Thursday, 30 July 2020

Asylum Reviews: Neversong [Xbox One].


Atmos Games’ Neversong, formally known as Once Upon a Coma is a fantastic little title. You play as a young boy called Peet, who awakes from a coma to find his girlfriend missing. Screams coming from deep within the nearby Blackfork Asylum beg to be investigated - could that be where Wren is?

Venturing through the six levels, meeting childhood friends and coming across disturbing enemies, creator Thomas Brush has designed a dark world for you to explore as you uncover more about Peet’s  strange past. 


The art style used here is gorgeous, with a very creepy, depressing atmosphere. Thomas’ previous game, Coma - of which Neversong is a “very soft reboot” - had a similar but much simpler style. Character design is interesting, with NPCs mostly adopting a long, skinny-limbed look; and enemies having completely unsettling, nightmare-fuel appearances. Sound design is fantastically well done, with a gorgeous soundtrack and great voice acting from all the characters.

There’s a dark humour built in to Neversong, and one that complements the grim atmosphere to prevent everything from being too depressing. The storybook style showcasing of the terrifying Doctor Smile adds a further macabre element, which again ties in really well with the overall theme.


As you progress through the story, you will find songs that you can play on piano to unlock weapons and more. This element blends perfectly with the soundtrack, as it all melds together beautifully. The Narrator’s voice further conveys the weird, spooky vibe fantastically.

There are collectible cards, known as Coma Cards, that you can find hidden throughout the levels representing characters, enemies and bosses. Currently the achievement for this is unattainable on Xbox due to a bug that prevents two of the cards from appearing, but I reached out to Thomas on Twitter and he confirmed they’re working on a fix for this right now.


The items you unlock via the piano allow you to come back and access previously blocked areas. As this is done through the songs played, you can do this on a separate run right from the off. We did this thinking you could then progress straight to the final boss - after all, there’s an achievement for completing the game in under one hour - but after trekking all the way to the Asylum for the final battle, we were turned away on the proviso that we could come back later after we’d progressed.

Controls are responsive and everything feels well done. Any missed jumps or attacks, you can tell that it has been caused by yourself rather than the controls being off. Using the skateboard feels enjoyable, but you don’t get a great deal of use out of it as it’s only really required later on in the game.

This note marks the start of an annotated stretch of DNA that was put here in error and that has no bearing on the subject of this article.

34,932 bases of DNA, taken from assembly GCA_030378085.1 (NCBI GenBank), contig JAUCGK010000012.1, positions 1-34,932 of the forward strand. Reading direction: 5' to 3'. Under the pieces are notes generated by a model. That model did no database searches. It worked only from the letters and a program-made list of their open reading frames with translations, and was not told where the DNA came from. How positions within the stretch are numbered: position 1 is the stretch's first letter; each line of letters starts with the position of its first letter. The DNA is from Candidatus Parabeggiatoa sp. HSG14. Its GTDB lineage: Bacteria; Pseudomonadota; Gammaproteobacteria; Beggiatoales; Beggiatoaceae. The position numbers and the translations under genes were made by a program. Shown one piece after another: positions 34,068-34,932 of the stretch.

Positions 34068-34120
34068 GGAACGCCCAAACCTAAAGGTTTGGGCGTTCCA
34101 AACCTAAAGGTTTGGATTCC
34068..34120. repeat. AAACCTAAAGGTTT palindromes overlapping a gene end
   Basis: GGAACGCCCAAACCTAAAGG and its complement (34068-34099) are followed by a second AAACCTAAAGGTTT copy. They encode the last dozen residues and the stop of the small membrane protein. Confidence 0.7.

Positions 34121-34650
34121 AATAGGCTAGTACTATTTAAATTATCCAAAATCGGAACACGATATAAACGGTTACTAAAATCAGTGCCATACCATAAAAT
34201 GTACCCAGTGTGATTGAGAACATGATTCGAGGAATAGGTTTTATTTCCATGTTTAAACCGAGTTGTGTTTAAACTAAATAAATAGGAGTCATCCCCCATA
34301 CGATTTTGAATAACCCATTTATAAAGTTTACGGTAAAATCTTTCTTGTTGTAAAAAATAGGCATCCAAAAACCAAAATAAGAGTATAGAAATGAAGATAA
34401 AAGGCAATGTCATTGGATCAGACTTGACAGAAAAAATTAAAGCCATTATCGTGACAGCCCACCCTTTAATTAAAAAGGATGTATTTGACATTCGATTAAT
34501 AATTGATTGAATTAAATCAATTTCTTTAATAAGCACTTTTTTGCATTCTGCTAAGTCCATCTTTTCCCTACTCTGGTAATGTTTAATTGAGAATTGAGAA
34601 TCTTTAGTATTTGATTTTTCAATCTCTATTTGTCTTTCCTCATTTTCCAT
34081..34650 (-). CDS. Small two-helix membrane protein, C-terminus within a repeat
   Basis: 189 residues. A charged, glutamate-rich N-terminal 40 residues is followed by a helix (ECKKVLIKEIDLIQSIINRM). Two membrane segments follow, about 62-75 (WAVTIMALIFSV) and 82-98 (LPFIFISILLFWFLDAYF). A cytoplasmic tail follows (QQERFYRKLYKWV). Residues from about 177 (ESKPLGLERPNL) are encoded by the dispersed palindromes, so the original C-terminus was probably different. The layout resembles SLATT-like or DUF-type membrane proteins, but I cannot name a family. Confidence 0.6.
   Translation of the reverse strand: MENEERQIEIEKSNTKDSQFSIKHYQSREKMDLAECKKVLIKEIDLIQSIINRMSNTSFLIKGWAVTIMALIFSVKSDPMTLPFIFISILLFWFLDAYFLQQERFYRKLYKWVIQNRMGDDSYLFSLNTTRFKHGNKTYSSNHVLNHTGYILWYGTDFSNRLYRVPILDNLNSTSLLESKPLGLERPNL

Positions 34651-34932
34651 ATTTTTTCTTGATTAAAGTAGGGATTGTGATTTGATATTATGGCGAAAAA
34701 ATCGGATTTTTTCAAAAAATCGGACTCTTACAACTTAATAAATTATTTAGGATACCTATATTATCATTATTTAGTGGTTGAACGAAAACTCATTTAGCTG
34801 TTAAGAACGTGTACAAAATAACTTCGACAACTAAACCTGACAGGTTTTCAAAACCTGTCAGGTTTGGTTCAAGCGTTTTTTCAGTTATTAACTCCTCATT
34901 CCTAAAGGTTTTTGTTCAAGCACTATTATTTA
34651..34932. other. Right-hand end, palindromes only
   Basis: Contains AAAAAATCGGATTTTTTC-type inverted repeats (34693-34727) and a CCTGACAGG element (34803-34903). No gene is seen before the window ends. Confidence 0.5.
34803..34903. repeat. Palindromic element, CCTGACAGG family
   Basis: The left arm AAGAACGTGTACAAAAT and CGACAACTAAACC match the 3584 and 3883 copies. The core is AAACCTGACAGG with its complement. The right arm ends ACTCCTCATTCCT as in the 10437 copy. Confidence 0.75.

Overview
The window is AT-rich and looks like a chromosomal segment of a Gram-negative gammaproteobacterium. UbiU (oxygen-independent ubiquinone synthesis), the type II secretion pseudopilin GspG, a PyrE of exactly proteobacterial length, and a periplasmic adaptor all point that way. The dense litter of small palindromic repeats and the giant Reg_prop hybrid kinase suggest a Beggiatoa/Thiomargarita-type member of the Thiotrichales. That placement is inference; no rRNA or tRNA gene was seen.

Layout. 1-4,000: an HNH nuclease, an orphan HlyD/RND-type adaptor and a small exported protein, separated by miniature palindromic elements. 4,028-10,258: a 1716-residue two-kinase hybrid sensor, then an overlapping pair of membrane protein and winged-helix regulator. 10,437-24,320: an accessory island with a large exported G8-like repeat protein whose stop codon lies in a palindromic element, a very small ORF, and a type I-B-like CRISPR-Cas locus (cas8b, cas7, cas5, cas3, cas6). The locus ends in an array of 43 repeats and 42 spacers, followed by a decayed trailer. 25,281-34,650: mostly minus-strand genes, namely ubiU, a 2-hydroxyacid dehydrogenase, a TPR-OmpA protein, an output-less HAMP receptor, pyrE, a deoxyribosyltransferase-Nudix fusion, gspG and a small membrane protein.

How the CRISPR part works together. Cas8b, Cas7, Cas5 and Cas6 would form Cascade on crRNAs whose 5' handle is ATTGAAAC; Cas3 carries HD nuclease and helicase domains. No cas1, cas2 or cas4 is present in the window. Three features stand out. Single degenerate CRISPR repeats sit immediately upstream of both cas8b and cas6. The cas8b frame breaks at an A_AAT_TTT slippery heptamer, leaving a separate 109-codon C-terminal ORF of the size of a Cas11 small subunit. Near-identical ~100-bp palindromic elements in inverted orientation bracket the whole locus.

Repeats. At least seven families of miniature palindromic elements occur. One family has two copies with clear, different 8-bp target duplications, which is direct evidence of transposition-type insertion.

There’s even a skateboard!

Neversong is a fantastic little game and can be bought for £12.49 on the Xbox Store. It’s well worth the price, and takes about 4 hours to complete. There’s a New Game Plus option for after you’ve completed it, as well as additional achievements that require a second (or further) playthrough.
In the end, we decided to give Neversong the Collecting Asylum rating of 8.5/10.

Have you played Neversong yet? What did you think of it?
Let us know in the comments below!

- V x

Tuesday, 28 July 2020

Asylum Reviews: Speaking Simulator [Switch].


Affable Games’ Speaking Simulator is the latest in the vast genre of simulation games. Often in these games you might find yourself working on car engines or driving tractors - in the more true to life sims - but sometimes you’ll find yourself doing something far more humorous, like speaking.

Here you play as a loosely customisable robot character (including options of your chosen “junk”), trying their damnedest to infiltrate human society whilst figuring out how to accurately control a mouth and tongue.


In order to succeed, you must carefully control your lips and tongue to speak to the humans you encounter whilst not arousing suspicion due to too many errors. The more errors you make the more overloaded your poor little robot brain becomes, leading to sparks flying. From your face. Not with the person you’re on a date with. 

The thumb sticks acts as the controls of the lips and tongue, allowing you to open/close and widen or pucker your mouth on command, as well as flop your slimy tongue around as you try desperately hard to push the flashing buttons lining the roof and base of your mouth without completely annihilating your pearly whites. 


As you progress, you gain the ability to purchase various upgrades which will enable you to smile or frown during social interactions. These add an extra layer of play, alongside additional challenges. Trying to keep your tongue in check requires a lot of brainpower here, so adding in other wacky controls makes things even more hilarious and gruelling.